When Liz Truss flew to the US this week on her first foreign trip as prime minister, she was unequivocal about how she would achieve her mission in office: “Lower taxes lead to economic growth, there is no doubt in my mind about that.”There was not a quiver of self-doubt in her voice as she gave a round of television interviews at the top of the Empire State Building expanding on her plans for the economy and saying she was “willing to be unpopular” to push them through.The prime minister may not have anticipated just how quickly her own Tory MPs would start criticising her radical new approach, turning Treasury orthodoxy on its head. “I have never known the party so divided,” one sceptical MP said. “She’s clearly decided she goes big or goes home.”Truss is acutely aware that time is not on her side.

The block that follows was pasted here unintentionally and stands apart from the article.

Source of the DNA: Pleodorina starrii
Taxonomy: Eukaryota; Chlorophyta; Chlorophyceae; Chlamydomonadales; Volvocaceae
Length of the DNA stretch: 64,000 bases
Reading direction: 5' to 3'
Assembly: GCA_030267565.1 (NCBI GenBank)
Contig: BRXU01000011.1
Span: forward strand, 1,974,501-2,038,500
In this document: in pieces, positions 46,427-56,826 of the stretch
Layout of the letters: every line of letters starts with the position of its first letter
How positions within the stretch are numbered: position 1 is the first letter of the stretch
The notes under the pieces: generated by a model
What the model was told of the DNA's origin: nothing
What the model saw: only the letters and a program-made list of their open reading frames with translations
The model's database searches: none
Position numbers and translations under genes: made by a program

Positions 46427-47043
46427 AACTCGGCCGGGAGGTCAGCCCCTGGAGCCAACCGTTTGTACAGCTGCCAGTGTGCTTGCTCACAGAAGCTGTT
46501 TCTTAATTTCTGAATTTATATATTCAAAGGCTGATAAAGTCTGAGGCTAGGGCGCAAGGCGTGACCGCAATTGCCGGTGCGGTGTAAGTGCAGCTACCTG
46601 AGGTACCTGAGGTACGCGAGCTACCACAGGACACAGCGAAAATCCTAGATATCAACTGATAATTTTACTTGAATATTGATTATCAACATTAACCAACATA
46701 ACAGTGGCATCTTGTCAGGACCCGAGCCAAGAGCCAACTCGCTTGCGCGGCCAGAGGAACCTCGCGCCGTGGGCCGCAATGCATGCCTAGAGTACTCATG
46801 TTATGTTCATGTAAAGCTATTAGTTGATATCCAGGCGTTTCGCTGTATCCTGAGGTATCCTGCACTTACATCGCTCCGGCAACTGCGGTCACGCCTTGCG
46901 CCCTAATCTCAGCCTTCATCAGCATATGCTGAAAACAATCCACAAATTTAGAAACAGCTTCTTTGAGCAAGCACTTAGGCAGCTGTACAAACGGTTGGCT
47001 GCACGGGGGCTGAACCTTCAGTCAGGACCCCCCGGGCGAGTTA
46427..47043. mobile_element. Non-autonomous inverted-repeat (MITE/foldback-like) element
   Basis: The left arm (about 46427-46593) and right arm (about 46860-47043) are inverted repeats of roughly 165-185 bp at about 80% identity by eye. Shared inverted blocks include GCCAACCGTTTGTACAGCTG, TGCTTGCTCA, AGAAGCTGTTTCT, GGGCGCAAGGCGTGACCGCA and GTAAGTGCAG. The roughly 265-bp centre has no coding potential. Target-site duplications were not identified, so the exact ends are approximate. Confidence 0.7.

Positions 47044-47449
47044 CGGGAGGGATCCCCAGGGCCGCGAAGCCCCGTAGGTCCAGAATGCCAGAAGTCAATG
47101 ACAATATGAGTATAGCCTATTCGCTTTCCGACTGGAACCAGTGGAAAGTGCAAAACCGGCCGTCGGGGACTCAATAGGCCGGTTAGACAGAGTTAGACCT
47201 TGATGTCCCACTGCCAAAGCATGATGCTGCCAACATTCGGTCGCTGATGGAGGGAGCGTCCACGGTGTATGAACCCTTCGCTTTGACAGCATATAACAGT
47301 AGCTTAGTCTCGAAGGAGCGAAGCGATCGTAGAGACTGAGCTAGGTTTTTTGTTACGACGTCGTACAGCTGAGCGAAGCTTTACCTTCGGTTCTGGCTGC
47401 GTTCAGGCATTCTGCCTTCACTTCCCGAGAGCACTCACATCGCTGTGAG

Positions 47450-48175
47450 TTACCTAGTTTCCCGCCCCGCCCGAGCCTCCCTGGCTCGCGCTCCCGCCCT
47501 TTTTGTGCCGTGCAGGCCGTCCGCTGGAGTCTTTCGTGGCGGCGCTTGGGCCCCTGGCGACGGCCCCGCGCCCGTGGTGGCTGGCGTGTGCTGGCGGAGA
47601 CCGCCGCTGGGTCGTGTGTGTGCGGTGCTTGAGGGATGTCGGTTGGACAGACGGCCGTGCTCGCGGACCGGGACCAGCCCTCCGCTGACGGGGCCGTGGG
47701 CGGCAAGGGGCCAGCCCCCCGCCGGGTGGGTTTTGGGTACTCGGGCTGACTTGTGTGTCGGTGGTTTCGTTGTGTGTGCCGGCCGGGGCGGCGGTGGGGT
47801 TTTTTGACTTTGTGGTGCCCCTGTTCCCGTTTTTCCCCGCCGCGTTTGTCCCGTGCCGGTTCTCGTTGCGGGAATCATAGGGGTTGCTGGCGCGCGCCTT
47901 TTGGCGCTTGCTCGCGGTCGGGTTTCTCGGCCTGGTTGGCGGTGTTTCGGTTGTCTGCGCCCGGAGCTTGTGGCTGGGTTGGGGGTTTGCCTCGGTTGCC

She has inherited the worst public finances in a generation, a country going through a cost of living crisis, and creaking public services.
The next general election is two years away. It’s a mammoth task to even start to turn it around before then.However, she also knows she will never be more powerful than her first few weeks in office.
For now, most of her critics on the Tory backbenches are keeping their counsel – at least publicly – and government departments are primed for action.She and her chancellor, Kwasi Kwarteng, have been working on plans for government for over a decade, ever since they wrote their book Britannia Unchained, the first draft of Trussonomics, a rip-roaring ride through free markets, deregulation and the small state.Read more on theguardian.com